• Annemarie Bolduc

Little Potatoes

Garden spuds, an ultimate treasure from the ground that are worth digging for!

Homegrown colourful potatoes • Photography © Bottle and Brush Studio 2019

Roasted, steamed, mashed, fried or baked: potatoes are simply yummy! Heeded for the belly fat and adored for the palate, it’s a love and hate story... There is something comforting with the cooked “pommes de terres” (ground apple) as they are always appetizing and satisfying! These root vegetables’ origins from the Americas are one of the most essential staple foods in the entire world. They contain good sources of vitamins and minerals, especially unpeeled, but also, as we all know: the carbs. Depending how they are cooked and quantity consumed, they can have a negative effect nutritionally. Potatoes also have a potential toxicity if exposed to light, causing them to turn to green (better to discard any affected parts) and need to be first cooked to swell the starch granules. Potatoes were a daily ritual for my grandfather, they were his job and he was the best at it! The potato masher always will remind me of his love for prepping them. Most of the time, I prefer keeping the pleasure of eating potatoes with weekend meals but when comes the summer backyard harvest, anytime is alright! It would be a shame to waste those organic freshly harvested “patates” (as commonly called in Québec) or “spuds” (as I often hear in Australia) when they are ready. The little new ones don’t store as long as the matured and cured ones so I always use those first. My favourite way to cook them is sliced in the air fryer. This takes less energy and does not warm up the house like the oven in the hot summertime. They get crispy like the deep fried chips (French fries) but much healthier as it only takes a bit of oil. A perfect side for a BBQ meat and salads!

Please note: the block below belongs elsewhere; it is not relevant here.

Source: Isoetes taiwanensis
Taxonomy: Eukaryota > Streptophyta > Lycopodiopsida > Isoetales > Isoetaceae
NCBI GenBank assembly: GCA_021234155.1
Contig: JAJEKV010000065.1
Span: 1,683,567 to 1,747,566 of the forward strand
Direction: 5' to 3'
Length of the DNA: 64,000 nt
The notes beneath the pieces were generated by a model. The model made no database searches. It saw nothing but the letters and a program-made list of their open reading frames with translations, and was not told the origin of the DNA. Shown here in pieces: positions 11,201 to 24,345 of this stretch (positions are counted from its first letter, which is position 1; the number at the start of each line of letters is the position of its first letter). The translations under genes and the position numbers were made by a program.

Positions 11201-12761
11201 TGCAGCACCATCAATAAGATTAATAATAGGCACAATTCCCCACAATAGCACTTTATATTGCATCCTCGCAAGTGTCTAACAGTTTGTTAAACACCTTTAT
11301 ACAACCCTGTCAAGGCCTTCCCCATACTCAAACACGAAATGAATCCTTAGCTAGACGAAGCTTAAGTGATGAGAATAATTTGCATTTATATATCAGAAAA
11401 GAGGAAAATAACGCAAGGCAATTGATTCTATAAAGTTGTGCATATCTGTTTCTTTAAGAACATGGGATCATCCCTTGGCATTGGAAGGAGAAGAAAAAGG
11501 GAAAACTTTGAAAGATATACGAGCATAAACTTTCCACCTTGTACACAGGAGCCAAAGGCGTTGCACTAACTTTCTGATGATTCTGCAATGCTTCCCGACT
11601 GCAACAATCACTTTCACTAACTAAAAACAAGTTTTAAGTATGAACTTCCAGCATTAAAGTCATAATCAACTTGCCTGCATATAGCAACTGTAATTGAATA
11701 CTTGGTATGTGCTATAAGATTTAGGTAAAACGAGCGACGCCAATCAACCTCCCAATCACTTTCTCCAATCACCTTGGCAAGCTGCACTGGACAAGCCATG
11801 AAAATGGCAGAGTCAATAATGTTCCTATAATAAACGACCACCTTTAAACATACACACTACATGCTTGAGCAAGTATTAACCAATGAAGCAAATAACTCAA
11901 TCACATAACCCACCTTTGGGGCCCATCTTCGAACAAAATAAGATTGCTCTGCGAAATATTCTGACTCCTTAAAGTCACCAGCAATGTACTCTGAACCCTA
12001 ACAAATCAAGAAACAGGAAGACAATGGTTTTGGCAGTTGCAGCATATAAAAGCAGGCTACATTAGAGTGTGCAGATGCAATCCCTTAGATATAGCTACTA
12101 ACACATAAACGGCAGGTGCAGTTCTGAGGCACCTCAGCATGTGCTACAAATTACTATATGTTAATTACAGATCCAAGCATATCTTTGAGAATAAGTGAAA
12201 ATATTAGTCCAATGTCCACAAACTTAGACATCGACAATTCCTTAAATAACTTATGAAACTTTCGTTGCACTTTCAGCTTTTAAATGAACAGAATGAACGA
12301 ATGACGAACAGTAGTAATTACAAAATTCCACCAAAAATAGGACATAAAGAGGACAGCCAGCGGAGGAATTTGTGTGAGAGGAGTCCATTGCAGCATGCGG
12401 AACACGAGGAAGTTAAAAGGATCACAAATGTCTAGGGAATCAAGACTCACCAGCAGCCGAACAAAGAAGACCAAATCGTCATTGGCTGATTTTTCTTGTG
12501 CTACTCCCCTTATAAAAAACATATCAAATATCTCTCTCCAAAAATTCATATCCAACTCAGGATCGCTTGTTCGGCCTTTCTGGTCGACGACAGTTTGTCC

Slicing little potatoes to air fry • Photography © Bottle and Brush Studio 2019


In a backyard garden, potatoes can be grown in a raised bed, planting bag or container. They might end up smaller or not as perfectly shaped than what you buy at the shop, but that’s ok, they are still the best! Like with all vegetables, I love cultivating unusual or heirloom varieties that differ from what is found at the supermarket. The purple and pink ones are so stunning. Every summer we enjoy them on the side with BBQ meat, fish or into a quiche. If there is any left over from a supper they can be pan fried in the next mornings’ brunch. The “patates rôties” (pan browned potatoes) are an essential element to a Canadian sugar shack style breakfast. Potatoes are involved in so many traditional Québec dishes, like the Pâté Chinois (shepherd’s pie), “Tourtières” (meat pies), potato candies, stews and of course the famous poutine. In Australia, potatoes are popular on the side of a Sunday roast and stuffed, loaded or creamed in an oven baked dish. For lower in fat options, steamed or boiled are the best way. Potatoes add texture in a winter vegetable puree soup (like a roasted pumpkin or green soup) and also makes delicious summer salads mixed with green pesto or hard boiled eggs. They can be stored and purchased affordably and locally all year long so this is of course an essential ingredient for the home kitchen in any season.

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